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Post Overthinking a selection committee

Wednesday June 27, 2012

So we have a playoff now. Habemus certamen. There are a lot of details to be worked out, but one thing we know is that a selection committee will choose the four participants. This committee will determine the postseason fate of national title contenders, so it’s reasonable that there is no shortage of angst and questions about the structure and process of the committee.

I can’t get all that worked up about the mechanics of the selection process. There are ways in which a college football playoff will be unique relative to other college championships, but a selection committee isn’t breaking much new ground. There’s not much need to reinvent this wheel – for example, the “council of elders” idea bounced around a few weeks ago that had every retired or out-of-work coach short of Bobby Petrino angling for a role. There’s plenty of prior art covering the composition and process of a college championship selection committee.

Here’s the current men’s basketball selection committee. It’s about as interesting as khaki pants. Some names you recognize, some you don’t. You mostly have a mix of current and former athletic directors and conference commissioners. You don’t see Bobby Knight or Dickie V or Wimp Sanderson. Football needn’t be any more complicated, but the temptation to bring the selection process into the spotlight will be tremendous.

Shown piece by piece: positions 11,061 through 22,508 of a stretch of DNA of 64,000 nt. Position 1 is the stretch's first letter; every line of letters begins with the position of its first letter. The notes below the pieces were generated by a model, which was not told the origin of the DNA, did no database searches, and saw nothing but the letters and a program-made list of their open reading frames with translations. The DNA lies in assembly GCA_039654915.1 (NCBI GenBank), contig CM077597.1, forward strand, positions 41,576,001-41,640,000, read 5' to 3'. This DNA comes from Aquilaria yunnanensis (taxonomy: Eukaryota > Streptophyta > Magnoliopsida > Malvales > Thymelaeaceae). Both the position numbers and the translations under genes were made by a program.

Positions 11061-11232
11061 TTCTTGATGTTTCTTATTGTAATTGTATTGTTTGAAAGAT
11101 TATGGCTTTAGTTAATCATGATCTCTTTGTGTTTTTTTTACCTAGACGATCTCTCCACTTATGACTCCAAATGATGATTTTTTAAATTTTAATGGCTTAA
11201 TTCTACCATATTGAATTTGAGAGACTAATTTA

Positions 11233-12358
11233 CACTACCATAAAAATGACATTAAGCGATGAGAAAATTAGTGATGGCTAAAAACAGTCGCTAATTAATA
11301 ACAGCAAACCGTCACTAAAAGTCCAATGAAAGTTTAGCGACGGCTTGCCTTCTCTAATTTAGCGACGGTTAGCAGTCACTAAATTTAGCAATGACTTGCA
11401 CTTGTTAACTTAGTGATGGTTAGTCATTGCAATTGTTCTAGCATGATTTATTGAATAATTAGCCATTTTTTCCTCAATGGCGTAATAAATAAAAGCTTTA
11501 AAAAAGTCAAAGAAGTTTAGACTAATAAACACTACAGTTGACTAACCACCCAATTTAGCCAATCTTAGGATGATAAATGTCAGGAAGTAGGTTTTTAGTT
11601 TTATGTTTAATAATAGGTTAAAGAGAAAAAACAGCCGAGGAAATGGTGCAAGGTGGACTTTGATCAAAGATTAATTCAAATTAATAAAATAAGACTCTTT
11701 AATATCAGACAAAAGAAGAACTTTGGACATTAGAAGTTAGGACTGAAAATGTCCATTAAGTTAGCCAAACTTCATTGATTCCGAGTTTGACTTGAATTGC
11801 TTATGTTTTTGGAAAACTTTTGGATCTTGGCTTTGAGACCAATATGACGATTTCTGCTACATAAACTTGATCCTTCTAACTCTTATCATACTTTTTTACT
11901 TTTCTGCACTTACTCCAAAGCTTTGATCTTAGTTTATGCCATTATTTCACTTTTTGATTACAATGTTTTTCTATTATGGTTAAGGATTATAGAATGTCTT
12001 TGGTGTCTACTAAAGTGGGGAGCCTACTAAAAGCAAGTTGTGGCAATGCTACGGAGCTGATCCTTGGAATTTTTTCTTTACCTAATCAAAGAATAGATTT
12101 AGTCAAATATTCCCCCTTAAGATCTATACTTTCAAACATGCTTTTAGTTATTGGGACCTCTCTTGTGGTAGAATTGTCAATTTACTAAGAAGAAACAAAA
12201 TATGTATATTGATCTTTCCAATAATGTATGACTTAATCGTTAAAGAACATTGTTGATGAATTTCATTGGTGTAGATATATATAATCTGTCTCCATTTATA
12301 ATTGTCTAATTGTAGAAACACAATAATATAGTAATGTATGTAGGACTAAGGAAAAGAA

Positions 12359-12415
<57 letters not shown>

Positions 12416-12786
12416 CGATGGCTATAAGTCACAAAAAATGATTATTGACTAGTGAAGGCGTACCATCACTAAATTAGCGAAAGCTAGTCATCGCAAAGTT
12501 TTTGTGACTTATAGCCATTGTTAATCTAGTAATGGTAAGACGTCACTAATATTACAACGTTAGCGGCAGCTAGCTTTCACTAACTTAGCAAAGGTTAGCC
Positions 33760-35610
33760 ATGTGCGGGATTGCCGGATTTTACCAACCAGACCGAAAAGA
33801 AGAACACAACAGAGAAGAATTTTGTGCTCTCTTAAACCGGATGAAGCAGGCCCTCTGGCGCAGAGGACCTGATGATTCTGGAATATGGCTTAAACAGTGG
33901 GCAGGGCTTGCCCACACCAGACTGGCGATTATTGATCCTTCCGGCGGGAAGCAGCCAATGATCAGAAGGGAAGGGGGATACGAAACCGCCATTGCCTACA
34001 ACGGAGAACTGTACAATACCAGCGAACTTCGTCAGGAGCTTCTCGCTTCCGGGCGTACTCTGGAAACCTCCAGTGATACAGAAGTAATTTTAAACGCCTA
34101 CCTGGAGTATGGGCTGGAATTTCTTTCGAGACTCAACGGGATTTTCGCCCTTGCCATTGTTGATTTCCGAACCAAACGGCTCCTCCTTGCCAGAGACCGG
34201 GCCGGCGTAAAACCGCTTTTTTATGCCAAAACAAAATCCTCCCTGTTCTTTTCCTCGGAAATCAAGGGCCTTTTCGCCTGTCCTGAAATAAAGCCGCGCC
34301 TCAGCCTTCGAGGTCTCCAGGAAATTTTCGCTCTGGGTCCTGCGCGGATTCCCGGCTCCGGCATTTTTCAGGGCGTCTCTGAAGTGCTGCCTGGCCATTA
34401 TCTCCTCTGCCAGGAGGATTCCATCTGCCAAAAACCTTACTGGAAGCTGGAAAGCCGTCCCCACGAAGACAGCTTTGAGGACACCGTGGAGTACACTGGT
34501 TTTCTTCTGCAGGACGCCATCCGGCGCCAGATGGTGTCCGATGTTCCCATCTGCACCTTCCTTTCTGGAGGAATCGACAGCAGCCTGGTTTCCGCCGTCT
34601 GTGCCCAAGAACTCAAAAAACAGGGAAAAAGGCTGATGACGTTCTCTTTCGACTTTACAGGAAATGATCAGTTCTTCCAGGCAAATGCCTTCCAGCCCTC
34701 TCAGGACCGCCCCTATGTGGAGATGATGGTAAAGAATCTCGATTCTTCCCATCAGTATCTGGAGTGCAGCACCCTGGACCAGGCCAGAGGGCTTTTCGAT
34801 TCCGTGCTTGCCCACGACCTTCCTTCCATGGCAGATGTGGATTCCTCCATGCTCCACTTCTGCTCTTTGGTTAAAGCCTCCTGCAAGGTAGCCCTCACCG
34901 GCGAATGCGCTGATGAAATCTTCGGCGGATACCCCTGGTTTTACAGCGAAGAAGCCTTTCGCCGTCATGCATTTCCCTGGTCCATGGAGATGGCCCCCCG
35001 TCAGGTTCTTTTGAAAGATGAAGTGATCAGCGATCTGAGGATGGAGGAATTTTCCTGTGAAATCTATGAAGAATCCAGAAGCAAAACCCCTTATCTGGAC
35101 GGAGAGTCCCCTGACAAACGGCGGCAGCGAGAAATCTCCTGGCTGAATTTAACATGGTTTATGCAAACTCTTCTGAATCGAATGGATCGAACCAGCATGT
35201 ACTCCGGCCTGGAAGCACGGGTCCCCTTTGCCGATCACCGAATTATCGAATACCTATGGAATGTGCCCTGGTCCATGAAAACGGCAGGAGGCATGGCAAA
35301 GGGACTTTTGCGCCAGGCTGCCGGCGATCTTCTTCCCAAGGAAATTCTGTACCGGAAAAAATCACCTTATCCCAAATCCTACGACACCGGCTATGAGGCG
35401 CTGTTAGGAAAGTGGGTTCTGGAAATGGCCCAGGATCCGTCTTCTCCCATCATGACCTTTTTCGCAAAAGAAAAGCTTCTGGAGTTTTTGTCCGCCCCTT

One difference that will become clear is that this is *not* an NCAA championship. The basketball selection committee features input from schools as disparate as LSU and UT-San Antonio. Football’s process will lean heavily on the major conferences (can we call them “BCS conferences” anymore?). There will be pressure for token representation from the rest of Division I that hasn’t scurried under the umbrella of a major conference.

What metrics should be used? Polls won’t go away. We’ll still be able to calculate the BCS rankings, but it would also be worthwhile to see the human polls removed from the process. There will be no shortage of people trying to give college football its RPI. Whether that’s something like the F/+ rankings or some other system, the committee will have plenty of data with which to make its call.

Whatever system is used, I’ll be satisfied as long as the committee shows its work. By that I mean something similar to what the basketball committee started doing this year: publishing the ranking system they came up with. They’ll also release official RPI and team reports throughout the upcoming season. Committee members or a spokesperson can expound on the process as they do each March, but that disclosure of the official rankings used to see the playoff should be the minimum amount of transparancy expected. I don’t need to see a member of the selection committee grilled on the 3rd quarter play they missed while in the bathroom at last week’s Southern Cal game.

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